How has your cultural background had an impact on your career?
I have lived and worked in three continents. Through these experiences, I have learned that the role of culture in careers is rather complex as different cultures have different ideas about the meaning of a career and the value placed on the importance of work and the type of work. For me, thankfully my family has a much higher tolerance for outside-the-norm ideas and experimentation and has always been very supportive of individual choices. The only ‘requirement’ if any is that I give my best. This value has served as my touchstone and helped me overcome the many uncertainties and challenges I faced when I first came to the United States. Coming to a new country with no family or friends was quite difficult, however, MIT really helped me build the social network I needed to succeed. Looking back I realize I was very fortunate to go into an institution that had an empowering educational environment that supported people to achieve their dreams. This experience early on helped me appreciate the life-changing power of connecting people and opportunities and in turn, has defined my career choices.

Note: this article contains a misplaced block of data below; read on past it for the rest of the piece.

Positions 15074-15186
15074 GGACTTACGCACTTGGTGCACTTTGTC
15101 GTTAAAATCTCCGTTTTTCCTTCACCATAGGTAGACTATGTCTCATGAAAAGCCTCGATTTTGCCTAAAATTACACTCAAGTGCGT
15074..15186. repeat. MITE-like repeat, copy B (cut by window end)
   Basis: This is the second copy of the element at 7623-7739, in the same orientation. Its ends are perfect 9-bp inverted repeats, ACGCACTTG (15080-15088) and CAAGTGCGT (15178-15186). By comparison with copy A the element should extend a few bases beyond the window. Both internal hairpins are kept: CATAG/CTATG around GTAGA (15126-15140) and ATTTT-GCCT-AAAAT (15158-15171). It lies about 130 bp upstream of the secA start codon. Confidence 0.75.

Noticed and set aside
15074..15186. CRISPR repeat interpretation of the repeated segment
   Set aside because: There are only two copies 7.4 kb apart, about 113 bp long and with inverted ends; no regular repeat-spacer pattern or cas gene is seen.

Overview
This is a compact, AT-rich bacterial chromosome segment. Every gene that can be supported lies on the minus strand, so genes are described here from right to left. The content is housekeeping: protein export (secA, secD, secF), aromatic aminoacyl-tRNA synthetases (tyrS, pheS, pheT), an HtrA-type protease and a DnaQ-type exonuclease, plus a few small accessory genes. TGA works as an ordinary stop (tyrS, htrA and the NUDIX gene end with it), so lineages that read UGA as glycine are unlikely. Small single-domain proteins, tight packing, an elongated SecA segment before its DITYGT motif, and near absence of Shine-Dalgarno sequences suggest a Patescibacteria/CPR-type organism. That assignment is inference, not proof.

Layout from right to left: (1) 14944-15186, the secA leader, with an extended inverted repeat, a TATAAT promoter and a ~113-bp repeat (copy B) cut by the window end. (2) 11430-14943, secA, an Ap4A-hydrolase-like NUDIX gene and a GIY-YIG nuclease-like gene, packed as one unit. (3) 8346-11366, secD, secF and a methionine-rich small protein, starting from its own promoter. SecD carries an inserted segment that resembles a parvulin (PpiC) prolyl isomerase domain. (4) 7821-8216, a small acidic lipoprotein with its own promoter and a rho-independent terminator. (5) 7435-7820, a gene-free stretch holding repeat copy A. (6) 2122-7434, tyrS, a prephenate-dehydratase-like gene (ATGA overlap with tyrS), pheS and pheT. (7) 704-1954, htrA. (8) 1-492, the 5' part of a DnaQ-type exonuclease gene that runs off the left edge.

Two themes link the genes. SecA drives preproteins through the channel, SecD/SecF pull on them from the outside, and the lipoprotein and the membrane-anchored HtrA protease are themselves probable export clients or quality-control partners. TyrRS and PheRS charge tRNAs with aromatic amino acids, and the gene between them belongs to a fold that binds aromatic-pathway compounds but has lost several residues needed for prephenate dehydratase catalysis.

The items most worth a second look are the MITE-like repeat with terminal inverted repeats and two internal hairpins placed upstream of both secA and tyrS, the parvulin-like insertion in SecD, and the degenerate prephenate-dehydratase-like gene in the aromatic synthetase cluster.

How do we, women of color, help other women of color step into leadership roles?
Learning how to create mental proximity through conversation is an important skill that is essential for leaders to successfully integrate into ambitious organizations. Women of color can help other women of color step into leadership roles by helping them learn this skill, mentoring, and networking opportunities.
Globalization and new technologies mean that we may not always have or need physical proximity. This emphasizes the need to create mental proximity, i.e., an emotional connection with employees for successful integration and continued success as a leader. How do we create mental proximity? Through ordinary conversation that reflects the essential attributes of interpersonal conversation: intimacy, interactivity, inclusion, and intentionality. This concept has been credibly analyzed and argued by Groysberg and Slind in “Leadership Is a Conversation,” published in the June 2012 edition of Harvard Business Review. This type of organizational conversation is a pivot from the traditional top-down approach of corporate communication. It’s casual, transparent, and requires the leader to know when to stop talking and when to start listening. It takes courage and humility but done right it creates a spirit of inclusion that fosters engaged employees who become brand ambassadors and thought leaders for the company.
Organizational conversation is easily learned through practice. Leadership coaches have compared this skill to learning how to ride a bike. No matter how many books you read about how to ride a bike, they are of little use when it comes to actually getting on the bike. You will fall several times but to learn, you just need to find the heart to keep getting back on till you find your balance.